Distance Driving is another one of those driving venues that was started in England. The aim of the Long Distance Drive is for drivers to complete a course which tests the fitness of the animal as well as the ability of the driver to navigate the distance safely and competently. This type of event is open to singles, pairs, tandem and teams of horses and ponies.
Some of the generals rules that are required are as follows:
Horses must be four years or over.
All singles must carry a groom that is at least 14 years of age.
All teams must carry at least two grooms of the proper age.
Grooms cannot be changed at any point along the course.
Harness must be in good usable shape and must have full breeching.
One is also required to carry a spares kit on their vehicle. It must include the following, a spare trace, spare breeching strap, a spare rein or rein splice and a hame strap if applicable for a single turnout. For pairs, tandems and teams you must include spare trace, pole strap or chain, spare rein or rein splice, hame strap, main bar, and lead bar. Other items that could be of great help would be a good knife, hoof pick and a halter with lead rope. It would also be a good idea to take along a first aid kit for both horse and humans.
Your vehicle must be of a proper fit, weight and size for the horse you are driving and appropriate for this type of event. Pneumatic tires or bicycle wheels are not allowed. If the drive will take you onto public roads you are required to have a caution slow moving vehicle sign on the back of your vehicle.
When your time comes for start and inspections you must be on time or you could incur time penalties. The gaits that are allowed are walk and trot with an occasional canter when the terrain justifies it such as going up a hill. Galloping is not allowed at any time and it will incur elimination.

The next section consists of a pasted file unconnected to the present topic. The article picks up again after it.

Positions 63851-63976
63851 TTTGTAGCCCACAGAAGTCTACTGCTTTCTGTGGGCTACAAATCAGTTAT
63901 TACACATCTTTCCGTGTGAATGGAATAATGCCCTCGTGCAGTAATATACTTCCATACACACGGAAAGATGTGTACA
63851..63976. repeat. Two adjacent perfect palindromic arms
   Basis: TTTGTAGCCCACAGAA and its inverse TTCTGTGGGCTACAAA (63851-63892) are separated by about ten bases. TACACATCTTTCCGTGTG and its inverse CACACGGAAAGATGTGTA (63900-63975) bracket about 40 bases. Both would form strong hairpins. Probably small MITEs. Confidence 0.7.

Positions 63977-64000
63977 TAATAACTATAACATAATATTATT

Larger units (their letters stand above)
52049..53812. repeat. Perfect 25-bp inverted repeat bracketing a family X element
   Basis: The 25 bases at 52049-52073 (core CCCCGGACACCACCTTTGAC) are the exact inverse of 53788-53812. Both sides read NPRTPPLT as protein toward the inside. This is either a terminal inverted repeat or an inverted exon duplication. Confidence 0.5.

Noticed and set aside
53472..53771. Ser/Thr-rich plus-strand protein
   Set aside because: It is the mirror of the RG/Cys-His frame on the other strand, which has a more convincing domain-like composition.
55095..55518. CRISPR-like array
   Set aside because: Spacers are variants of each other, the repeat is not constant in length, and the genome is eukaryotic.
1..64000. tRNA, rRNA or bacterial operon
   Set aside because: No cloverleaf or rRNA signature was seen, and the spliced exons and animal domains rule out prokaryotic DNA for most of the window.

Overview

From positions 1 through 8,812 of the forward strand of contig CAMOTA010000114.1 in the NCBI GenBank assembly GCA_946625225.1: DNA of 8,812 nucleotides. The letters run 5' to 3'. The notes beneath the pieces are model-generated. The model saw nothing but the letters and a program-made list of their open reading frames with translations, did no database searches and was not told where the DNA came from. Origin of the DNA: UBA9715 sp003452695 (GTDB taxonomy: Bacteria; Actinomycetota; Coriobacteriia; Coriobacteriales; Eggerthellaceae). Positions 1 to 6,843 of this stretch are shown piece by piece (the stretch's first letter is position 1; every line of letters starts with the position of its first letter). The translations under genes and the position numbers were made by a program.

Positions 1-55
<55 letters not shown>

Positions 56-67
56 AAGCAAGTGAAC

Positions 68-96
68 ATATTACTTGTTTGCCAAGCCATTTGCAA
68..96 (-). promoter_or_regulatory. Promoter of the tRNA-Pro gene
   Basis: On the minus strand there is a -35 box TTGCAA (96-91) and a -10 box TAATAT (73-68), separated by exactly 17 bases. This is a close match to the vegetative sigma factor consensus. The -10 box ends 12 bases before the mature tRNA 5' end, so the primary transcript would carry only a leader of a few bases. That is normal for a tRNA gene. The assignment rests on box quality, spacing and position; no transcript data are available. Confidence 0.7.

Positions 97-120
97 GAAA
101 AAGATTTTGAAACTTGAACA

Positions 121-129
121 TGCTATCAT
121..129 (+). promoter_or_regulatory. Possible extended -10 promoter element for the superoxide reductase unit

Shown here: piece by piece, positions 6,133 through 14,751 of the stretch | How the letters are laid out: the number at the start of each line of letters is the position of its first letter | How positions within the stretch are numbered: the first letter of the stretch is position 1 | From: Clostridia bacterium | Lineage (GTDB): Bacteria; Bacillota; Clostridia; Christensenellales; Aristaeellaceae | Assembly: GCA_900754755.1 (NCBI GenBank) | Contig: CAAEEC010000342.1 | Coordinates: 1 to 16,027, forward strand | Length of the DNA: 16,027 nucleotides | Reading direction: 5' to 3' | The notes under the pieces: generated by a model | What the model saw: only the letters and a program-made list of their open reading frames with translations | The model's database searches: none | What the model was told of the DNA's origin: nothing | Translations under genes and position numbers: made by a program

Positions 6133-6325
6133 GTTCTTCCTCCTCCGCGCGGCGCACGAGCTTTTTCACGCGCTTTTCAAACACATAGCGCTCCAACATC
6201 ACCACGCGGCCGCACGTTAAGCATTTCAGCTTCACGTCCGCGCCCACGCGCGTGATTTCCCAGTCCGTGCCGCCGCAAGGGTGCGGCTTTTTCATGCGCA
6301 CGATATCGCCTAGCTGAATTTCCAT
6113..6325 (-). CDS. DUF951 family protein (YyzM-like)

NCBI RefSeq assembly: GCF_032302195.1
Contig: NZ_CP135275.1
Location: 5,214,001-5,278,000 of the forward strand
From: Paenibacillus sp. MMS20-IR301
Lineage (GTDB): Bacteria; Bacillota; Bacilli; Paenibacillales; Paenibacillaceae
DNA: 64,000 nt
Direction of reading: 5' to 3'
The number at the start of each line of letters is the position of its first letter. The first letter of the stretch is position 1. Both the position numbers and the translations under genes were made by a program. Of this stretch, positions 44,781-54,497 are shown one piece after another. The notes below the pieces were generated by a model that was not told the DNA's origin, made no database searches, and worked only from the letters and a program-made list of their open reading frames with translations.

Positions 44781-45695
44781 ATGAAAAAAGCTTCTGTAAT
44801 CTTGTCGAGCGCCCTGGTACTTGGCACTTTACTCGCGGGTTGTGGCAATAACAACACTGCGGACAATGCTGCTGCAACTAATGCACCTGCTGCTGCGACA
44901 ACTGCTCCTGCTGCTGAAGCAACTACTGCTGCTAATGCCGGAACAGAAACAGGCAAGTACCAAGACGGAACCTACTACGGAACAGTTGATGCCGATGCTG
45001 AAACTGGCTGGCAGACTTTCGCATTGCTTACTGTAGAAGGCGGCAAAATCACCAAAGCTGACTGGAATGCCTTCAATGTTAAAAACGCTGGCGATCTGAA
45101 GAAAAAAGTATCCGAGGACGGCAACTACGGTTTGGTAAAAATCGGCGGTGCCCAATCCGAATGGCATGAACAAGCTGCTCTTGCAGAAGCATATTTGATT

You are allowed to stop but for no longer than two minutes, which is considered long enough to adjust harness or water your horse. Longer halts would unfairly affect the validity of the test of athletic fitness of your horse.
Discourteous, unfair or dangerous driving is reason for receiving penalties or being eliminated all together. When needing to pass another whip it is proper to ask the other whip to pass so as to keeping the drive safe for all drivers.
You will start out your Distance Drive with an inspection before you harness up. This is basically a soundness check at which the horses pulse will be noted. There will be another inspection at the half way point at which the horse will be unharnessed and then the pulse is taken and noted along with the pinch test for dehydration. You will be at this rest point for approximately 50 minutes. At the end you will have your final inspection out of cart and again the pulse and dehydration test will be noted.
Penalty points will be incurred as follows:
Pulse Under 56 No Penalty
56-59 1 penalty
60-61 2 penalties
62-64 3 penalties
Over 64 Elimination
Dehydration pinch test with failure of skin to flatten after 10 seconds equals elimination.
Wounds caused while driving the event: 0 – 4 penalties or elimination.